While other Transportation Security Administration employees were sticking their hands in other people’s pants, one of them was sticking other people’s property in his own pants, according to the Broward County, Florida, Sheriff’s office. Police report that 30-year-old Nelson Santiago, a TSA screener at Fort Lauderdale-Hollywood International Airport, was spotted stuffing an iPad from a passenger’s luggage into his pants. Under questioning, they say, he admitted to having stolen “computers, GPS devices, and video cameras from luggage he was screening” over the past six months, according to Miami/Fort Lauderdale TV station WPLG. Detectives estimate that Santiago expropriated over $50,000 worth of electronics.
Although the TSA, like most bureaucracies, is not known for its speed, police say Santiago proved to be a very fast worker indeed where his personal profit was concerned, taking photos of the stolen items with his cellphone and posting them online, where they would often sell even before his shift had ended.
June wasn’t a good month for the Transportation Security Administration (TSA). While Lena Reppert, the 95-year-old wheelchair-bound U.S.-born woman with terminal cancer, was being humiliated into removing her soiled adult diaper by TSA agents in Florida on her final trip home to die, a male with dual Nigerian-American citizenship, Olajide Oluwaseun Noibi, was casually frolicking through airport security checkpoints all across America — on stolen boarding passes, with only a University of Michigan ID card, and on flights that didn’t correspond to the destinations on the boarding passes.
The first trip on June 24 took Noibi from New York to Los Angeles. Even after a flight attendant with Virgin Airlines Flight 415 noticed, and alerted authorities to, the disparities in responding to an unrelated complaint from passengers, the “Keystone Kops” in charge didn’t bother detaining him. Instead, Noibi sashayed out of the airport and proceeded to try his luck again five days later, on June 29, when he booked a flight from L.A. to Atlanta.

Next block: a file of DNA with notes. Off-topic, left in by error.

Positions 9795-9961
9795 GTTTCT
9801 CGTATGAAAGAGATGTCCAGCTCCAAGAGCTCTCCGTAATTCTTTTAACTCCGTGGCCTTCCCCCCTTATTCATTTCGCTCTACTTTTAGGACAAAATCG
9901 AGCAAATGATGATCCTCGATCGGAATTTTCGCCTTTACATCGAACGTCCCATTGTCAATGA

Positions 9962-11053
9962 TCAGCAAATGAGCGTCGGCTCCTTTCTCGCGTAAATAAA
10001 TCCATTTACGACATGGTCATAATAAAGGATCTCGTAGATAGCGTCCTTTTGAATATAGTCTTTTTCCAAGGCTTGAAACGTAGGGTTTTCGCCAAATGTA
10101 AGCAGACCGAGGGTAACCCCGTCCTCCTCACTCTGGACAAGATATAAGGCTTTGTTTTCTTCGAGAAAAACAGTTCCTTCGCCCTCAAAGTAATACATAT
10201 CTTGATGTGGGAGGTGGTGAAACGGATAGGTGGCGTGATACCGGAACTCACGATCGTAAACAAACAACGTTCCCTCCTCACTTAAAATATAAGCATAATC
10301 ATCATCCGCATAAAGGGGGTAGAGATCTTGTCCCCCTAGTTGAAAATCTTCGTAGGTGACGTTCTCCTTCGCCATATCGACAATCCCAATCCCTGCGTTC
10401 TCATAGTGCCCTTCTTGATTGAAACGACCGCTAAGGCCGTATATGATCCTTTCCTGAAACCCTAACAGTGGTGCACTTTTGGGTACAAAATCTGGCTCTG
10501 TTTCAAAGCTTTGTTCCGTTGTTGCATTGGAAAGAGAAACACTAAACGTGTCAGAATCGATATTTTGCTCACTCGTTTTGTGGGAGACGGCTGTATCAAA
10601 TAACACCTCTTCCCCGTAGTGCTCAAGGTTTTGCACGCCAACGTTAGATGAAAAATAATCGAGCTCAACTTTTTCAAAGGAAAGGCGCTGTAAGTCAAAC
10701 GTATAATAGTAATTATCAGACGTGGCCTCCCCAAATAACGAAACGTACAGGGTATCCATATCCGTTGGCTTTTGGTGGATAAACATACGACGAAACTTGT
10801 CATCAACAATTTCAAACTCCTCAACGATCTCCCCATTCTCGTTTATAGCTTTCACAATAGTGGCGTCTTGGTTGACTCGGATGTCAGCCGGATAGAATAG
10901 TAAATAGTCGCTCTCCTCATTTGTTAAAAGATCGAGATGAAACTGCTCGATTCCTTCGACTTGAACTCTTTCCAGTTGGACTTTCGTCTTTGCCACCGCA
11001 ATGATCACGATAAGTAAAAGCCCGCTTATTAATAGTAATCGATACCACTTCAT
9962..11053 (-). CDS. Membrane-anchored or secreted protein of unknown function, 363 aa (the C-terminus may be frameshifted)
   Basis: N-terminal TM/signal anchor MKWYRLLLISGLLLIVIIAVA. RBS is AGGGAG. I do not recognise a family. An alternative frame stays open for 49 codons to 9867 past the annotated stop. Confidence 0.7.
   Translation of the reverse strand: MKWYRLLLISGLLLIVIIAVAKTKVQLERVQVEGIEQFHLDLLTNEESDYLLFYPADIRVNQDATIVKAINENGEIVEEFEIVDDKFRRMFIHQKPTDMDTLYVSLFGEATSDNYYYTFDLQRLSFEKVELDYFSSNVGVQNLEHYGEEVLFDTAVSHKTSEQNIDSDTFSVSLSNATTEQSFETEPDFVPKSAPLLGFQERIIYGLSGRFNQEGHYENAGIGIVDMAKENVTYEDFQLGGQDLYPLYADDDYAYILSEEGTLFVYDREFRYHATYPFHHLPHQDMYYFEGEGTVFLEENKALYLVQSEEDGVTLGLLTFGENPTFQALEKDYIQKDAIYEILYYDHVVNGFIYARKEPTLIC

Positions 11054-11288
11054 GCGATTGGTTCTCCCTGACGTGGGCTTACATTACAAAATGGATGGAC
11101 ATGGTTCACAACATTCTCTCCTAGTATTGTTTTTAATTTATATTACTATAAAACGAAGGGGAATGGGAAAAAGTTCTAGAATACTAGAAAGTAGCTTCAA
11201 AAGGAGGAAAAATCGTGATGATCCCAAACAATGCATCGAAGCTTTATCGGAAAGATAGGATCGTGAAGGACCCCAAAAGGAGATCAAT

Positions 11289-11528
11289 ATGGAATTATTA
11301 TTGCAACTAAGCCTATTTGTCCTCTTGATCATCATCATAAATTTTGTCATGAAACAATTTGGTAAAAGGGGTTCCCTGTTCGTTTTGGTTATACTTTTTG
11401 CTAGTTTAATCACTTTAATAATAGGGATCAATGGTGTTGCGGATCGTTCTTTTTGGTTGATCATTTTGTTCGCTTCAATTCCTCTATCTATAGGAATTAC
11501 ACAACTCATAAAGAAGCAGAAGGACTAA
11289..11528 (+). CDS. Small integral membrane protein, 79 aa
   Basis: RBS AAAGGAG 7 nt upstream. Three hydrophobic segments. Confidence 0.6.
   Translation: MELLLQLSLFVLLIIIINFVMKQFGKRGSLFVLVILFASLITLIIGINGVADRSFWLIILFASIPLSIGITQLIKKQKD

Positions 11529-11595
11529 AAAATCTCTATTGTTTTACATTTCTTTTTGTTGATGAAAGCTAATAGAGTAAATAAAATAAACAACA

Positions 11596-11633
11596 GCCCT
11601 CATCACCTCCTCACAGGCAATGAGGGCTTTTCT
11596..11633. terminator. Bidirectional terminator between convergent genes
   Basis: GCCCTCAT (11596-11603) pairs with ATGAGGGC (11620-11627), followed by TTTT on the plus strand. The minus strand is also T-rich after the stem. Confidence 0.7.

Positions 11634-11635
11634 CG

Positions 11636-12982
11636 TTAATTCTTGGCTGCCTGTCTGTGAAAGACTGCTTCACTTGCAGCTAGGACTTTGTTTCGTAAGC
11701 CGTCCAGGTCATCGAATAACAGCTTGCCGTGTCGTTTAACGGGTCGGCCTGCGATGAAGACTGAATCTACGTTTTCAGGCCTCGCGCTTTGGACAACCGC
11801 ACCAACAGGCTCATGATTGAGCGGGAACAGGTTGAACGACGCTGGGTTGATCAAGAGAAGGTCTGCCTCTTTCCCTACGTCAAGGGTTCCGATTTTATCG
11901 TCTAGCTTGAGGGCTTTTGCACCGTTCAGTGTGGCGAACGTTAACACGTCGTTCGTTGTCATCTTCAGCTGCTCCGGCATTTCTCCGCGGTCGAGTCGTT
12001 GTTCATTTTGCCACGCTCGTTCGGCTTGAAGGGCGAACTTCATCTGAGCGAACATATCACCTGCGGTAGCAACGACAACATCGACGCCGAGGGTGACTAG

New reports indicate that leftist billionaire George Soros is working to forge alliances with the radical Muslim Brotherhood by means of his financial contributions through a number of shadow organizations. Those organizations include the International Crisis Group, the organization behind the Responsibility to Protect doctrine under which the United States entered into Libya.
The Blaze also indicates that Soros’ connections to the Muslim Brotherhood can also be traced through his relationship to his new spokesman Marwan Muasher, as well as Mohamed ElBaradei, Muslim Brotherhood leader who sits on the board of Soros’ ICG. Muasher oversees research for the Middle East at the Carnegie Endowment for International Peace, funded by George Soros.
International political group Hizb ut-Tahrir will be hosting a “Khilafah Conference” in the United Kingdom on July 9th, one that will promote the ideas of a world governed by Islamic law. Now the group just announced that it will host yet another one of those conferences in the Netherlands on July 3rd. The Blaze notes the irony of the conference’s timing, as it will be taking place just days after the acquittal of Geert Wilders, who has been leading the fight against “the Islamization of Europe.”
According to Tahrir Organizers, the event will answer all questions regarding Islamic unity and the establishment of a world caliphate.
As travelers and state governments across America fight back against invasive screening by the Transportation Security Administration at airports, the TSA is actually expanding its operations covering busses, trains, ships, ferries, subways, and even highways. But critics, who say the methods are unconstitutional and often constitute sexual assault, are up in arms.
Texas Governor Rick Perry agreed on Monday to add the wildly popular anti-TSA groping bill to the special session of the Texas Legislature. His decision to call up the bill followed almost a month of intense and unrelenting pressure from his constituents.
High-ranking Texas officials groped by agents with the Transportation Security Administration (TSA) are sounding off about the scandal in the press, adding more pressure on state lawmakers and Gov. Rick Perry to resurrect a bill criminalizing the invasive measures without probable cause.